What is Dental Plaque? And Why is it Harmful?

Dental plaque consists of a sticky biofilm containing bacteria. It builds up over your tooth surfaces in between brushing and flossing. If you haven’t brushed your teeth for quite a while, you can even feel dental plaque by running your tongue over your teeth as it should feel slightly fuzzy.

Why Is It Harmful?

Dental plaque contains bacteria, some of which are harmful, and these thrive whenever you eat carbohydrate-rich foods, producing acid and other toxins as a byproduct. The acid softens and gradually erodes tooth enamel, eventually causing tooth decay in Clarington.

Dental plaque also tends to build up around your gum line, and the bacteria infect and irritate the gums. Your body will automatically try to fight this infection, but the response causes inflammation in the gum tissue and this gradually destroys the gums and other vital structures around your teeth including ligaments and bone. This infection and inflammation create a condition called gum disease in Newcastle.

The longer dental plaque remains on your teeth, the greater the damage and especially as it hardens into calculus or tartar within just a day or two. Tooth decay and especially gum disease are both destructive and can cause tooth loss. Gum disease is particularly concerning because it’s increasingly linked with serious health conditions including diabetes, heart disease, dementia, and rheumatoid arthritis.

The good news is that you can ensure dental plaque doesn’t build up over your teeth by following a thorough oral care routine.

Make Sure You Brush Your Teeth At Least Twice a Day

Thoroughly brushing your teeth is one major weapon against plaque buildup. It removes plaque before the harmful toxins it produces can damage your teeth or gums. The best times to brush your teeth are when you get up in the morning and just before you go to bed. It’s especially important to make sure you clean your teeth before sleeping as your mouth is naturally drier overnight because you don’t produce as much saliva, creating conditions that allow bacteria to thrive.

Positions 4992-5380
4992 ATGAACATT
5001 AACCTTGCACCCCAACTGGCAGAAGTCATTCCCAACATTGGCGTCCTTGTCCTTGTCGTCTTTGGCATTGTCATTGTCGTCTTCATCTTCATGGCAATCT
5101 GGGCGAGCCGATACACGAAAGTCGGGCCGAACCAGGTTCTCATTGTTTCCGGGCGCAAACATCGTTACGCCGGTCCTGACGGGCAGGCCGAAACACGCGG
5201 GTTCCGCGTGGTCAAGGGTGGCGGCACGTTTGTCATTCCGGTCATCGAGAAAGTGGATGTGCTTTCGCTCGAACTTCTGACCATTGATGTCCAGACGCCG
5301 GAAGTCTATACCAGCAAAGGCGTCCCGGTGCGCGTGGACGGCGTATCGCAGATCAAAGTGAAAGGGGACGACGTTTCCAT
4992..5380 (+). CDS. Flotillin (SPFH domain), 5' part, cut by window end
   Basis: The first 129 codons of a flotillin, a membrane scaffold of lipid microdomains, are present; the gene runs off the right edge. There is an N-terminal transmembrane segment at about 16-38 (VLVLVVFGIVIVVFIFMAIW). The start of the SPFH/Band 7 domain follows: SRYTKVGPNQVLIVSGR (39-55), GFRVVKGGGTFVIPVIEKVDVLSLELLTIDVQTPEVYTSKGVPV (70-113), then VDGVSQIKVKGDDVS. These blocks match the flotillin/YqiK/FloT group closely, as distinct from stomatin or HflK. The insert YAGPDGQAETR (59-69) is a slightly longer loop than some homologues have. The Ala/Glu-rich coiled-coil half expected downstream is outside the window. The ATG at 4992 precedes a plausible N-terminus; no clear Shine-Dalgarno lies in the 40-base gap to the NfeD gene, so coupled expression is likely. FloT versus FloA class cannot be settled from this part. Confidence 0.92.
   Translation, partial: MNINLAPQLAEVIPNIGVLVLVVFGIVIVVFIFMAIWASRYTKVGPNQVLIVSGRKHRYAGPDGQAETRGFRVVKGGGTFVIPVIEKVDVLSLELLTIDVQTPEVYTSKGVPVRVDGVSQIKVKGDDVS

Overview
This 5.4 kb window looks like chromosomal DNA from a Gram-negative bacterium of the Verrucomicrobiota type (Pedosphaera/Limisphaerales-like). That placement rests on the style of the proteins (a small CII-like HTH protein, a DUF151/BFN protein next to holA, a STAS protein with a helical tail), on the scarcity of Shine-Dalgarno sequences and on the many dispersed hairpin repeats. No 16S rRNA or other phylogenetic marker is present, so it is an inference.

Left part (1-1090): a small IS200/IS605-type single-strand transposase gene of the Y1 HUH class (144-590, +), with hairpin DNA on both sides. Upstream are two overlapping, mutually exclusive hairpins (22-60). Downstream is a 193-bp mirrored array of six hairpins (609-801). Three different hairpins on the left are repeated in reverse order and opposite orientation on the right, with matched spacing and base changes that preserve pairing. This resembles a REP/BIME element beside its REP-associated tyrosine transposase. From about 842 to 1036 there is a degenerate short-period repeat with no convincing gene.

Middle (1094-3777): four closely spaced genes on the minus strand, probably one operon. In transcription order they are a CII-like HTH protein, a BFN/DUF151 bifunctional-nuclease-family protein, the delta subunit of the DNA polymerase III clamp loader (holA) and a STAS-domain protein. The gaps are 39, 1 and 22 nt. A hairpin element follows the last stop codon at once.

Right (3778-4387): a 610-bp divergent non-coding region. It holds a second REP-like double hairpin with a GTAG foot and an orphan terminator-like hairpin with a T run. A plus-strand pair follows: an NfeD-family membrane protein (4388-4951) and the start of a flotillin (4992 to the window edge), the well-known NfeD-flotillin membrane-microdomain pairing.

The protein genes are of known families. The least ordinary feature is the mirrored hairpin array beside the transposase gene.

When brushing your teeth, think about what you’re doing to make sure you brush all tooth surfaces thoroughly. Concentrate on brushing your teeth methodically, cleaning one section of your mouth before moving onto the next. Choose a soft-bristled toothbrush with a head that is small enough to fit right to the back of your mouth. While brushing, hold your toothbrush at a 45° angle to your gums so the bristles can get right down to the gum line, removing plaque from these areas. Your tongue can harbour large amounts of bacteria so it can be worth brushing it too, either by using your toothbrush gently or a special tongue scraper that only costs a few dollars.

Don’t Forget to Floss Once-A-Day

Your second major weapon against plaque buildup is flossing because the contact areas between your teeth account for one-third of all your tooth surfaces. These areas also tend to trap plaque and food debris, creating ideal conditions for harmful bacteria to thrive. It’s not really important whether you brush before or after flossing, so choose the most convenient routine.

If you can’t stand flossing, don’t forget we are here to help you. Ask our dentist or hygienist at West Bowmanville Family Dental for practical help and advice next time you visit. While dental floss is effective, there are other tools to try. Other options include soft picks and interdental brushes, pre-threaded dental floss and water picks. There is definitely a solution that will help you, and it is just a question of finding the right one that you feel comfortable using every day in Courtice.

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